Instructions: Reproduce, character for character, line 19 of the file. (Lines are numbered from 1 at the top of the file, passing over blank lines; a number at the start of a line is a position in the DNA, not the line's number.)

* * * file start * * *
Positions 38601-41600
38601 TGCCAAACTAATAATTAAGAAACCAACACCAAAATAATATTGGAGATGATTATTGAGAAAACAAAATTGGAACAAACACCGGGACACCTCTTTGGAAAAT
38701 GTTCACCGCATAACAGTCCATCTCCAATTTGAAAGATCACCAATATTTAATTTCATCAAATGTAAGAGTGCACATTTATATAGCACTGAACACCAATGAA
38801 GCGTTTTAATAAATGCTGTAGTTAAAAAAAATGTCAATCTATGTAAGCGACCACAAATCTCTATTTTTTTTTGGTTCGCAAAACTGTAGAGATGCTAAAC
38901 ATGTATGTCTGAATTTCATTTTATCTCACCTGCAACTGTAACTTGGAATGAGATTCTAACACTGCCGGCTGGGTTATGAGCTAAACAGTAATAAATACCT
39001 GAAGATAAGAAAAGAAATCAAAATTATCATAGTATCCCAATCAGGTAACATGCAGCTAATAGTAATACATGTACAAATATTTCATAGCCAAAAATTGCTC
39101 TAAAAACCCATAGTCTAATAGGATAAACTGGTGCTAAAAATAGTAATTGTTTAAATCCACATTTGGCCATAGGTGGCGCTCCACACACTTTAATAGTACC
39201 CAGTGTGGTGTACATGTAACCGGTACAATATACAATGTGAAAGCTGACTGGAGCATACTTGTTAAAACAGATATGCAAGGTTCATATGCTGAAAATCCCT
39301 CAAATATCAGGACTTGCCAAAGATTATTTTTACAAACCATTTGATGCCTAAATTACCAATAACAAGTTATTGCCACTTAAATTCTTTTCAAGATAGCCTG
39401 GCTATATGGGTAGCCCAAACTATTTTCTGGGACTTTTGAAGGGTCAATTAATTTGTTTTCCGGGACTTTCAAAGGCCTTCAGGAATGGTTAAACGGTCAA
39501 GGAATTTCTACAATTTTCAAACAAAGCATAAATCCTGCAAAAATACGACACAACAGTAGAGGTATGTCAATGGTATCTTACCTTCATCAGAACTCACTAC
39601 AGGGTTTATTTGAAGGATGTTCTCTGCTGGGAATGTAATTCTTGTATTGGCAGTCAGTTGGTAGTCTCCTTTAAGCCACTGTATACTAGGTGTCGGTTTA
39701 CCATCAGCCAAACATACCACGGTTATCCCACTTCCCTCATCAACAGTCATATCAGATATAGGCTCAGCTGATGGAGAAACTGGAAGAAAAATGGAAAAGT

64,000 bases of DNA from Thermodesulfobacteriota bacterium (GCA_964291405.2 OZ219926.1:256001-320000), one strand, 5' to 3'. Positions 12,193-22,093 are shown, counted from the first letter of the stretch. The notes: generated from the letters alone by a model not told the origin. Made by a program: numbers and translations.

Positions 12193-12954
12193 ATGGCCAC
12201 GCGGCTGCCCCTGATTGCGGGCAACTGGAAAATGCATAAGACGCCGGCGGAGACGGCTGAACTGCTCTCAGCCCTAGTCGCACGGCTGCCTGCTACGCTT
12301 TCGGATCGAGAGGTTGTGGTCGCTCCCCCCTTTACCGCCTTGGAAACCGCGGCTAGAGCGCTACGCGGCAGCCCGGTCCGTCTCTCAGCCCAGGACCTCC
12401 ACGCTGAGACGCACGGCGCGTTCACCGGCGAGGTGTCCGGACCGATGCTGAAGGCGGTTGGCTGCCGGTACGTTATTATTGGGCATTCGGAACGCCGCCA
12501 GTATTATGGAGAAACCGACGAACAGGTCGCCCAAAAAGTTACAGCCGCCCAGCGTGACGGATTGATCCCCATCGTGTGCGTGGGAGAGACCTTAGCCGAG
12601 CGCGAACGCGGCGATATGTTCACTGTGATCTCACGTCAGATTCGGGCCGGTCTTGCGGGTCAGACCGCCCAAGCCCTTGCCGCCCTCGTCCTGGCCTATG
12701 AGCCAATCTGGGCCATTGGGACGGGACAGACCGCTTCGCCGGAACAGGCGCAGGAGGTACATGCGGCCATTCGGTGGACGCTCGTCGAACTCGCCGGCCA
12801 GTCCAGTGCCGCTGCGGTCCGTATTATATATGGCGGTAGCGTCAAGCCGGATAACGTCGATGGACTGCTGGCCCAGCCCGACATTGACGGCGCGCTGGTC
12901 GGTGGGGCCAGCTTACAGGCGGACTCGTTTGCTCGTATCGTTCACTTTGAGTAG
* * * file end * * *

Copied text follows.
12401 ACGCTGAGACGCACGGCGCGTTCACCGGCGAGGTGTCCGGACCGATGCTGAAGGCGGTTGGCTGCCGGTACGTTATTATTGGGCATTCGGAACGCCGCCA